Yet, doesn’t the best of the world’s art, especially in the domain of fine art, by default, possess both: order and disorder? Logic and emotion? Thought and feeling? And more so, doesn’t that, by display of our creative sensibilities and abilities, define the epitome of human expression and what it means to be human?


These are just some of things that caught my attention when I stumbled upon Michael’s enormous body of work and writings (and I admit — it will take me a while to go through all of them). Nevertheless, I knew I had to learn more about the artist and his endeavors. So, I reached out, cornered him into a conversation:D and after several back-and-forths here’s notes from our interaction.




“My process is intellectual, but the results are visceral.” — Michael Betancourt



Malcolm: Thanks for taking the time to do this interview, Michael. Your work is extensive and touches upon art, film, education, technology, typography, motion graphics, anthropology, economics and more. Beginning with the most fundamental of items, first off: artist, researcher, a mix of the two or something else altogether? — how would you describe yourself and your work?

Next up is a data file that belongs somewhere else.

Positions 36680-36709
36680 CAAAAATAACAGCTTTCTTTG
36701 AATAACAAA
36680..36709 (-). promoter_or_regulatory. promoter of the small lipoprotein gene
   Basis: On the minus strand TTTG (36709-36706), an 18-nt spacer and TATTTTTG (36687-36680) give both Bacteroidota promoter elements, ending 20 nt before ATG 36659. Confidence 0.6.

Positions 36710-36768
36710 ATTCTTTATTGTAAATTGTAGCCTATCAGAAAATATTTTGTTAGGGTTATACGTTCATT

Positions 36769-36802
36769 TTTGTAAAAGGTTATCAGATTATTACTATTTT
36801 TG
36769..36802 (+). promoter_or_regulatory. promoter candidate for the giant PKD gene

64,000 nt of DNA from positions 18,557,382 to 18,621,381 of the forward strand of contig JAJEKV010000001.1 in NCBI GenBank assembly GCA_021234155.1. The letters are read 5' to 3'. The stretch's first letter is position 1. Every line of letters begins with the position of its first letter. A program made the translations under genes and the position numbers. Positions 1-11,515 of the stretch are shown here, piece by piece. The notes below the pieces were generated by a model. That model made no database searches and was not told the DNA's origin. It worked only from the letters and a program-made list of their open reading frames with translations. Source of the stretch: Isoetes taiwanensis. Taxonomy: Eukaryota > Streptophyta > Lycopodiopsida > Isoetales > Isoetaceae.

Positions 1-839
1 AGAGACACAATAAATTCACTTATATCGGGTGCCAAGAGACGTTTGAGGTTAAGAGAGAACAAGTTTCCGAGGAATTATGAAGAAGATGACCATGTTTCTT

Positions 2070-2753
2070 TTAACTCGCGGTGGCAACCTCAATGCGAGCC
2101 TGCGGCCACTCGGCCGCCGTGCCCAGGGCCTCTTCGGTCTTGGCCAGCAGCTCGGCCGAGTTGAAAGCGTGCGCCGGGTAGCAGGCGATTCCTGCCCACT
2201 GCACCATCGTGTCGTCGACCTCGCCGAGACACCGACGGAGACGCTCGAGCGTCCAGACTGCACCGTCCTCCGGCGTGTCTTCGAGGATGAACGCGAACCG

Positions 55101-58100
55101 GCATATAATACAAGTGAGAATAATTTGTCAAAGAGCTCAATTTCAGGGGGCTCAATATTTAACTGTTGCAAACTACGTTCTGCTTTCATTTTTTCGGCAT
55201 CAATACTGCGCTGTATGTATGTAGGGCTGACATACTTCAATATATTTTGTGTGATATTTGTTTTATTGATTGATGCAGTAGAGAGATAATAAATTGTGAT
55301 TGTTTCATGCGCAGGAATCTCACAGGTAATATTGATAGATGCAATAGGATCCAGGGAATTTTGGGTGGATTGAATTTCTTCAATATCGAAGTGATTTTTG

Michael: That is a good question, one that I have never really been good at answering. Willingly putting myself in a single category is difficult, but these days I describe myself as a critical theorist and research artist (but not always in that order!) because these are my two most obvious activities, the ones that are the most visible. They fit together for me, different aspects of the same process and approach. My theory work depends on the things being done in the studio, but the studio becomes meaningless without the approaches and analysis done as theorist.



Stills from the video work Malfunction, 2000




Malcolm: I find that symbiosis between the two fascinating, especially to the advanced degree to which you have developed these two facets, so to speak. How does your academic teaching fit into the grand scheme of things? How related is it to your own creative quests and development?

Michael: Teaching is definitely not a vehicle for my interests. Let me explain why: most critical studies courses in the program where I teach do not advance beyond the introductory or survey level, which means going over things that I find interesting may be boring for students who have never encountered these ideas before and may be a struggle for them to understand. It's the kind of work that ends up being almost entirely irrelevant to my theoretical and studio practices. What teaching does provide is the freedom to do my more serious work without having to worry about the art marketplace and its demands for saleable commodities. This is why I refer to myself as a “research artist.” What I'm doing is entirely apart from the commercial marketplace and its requirements.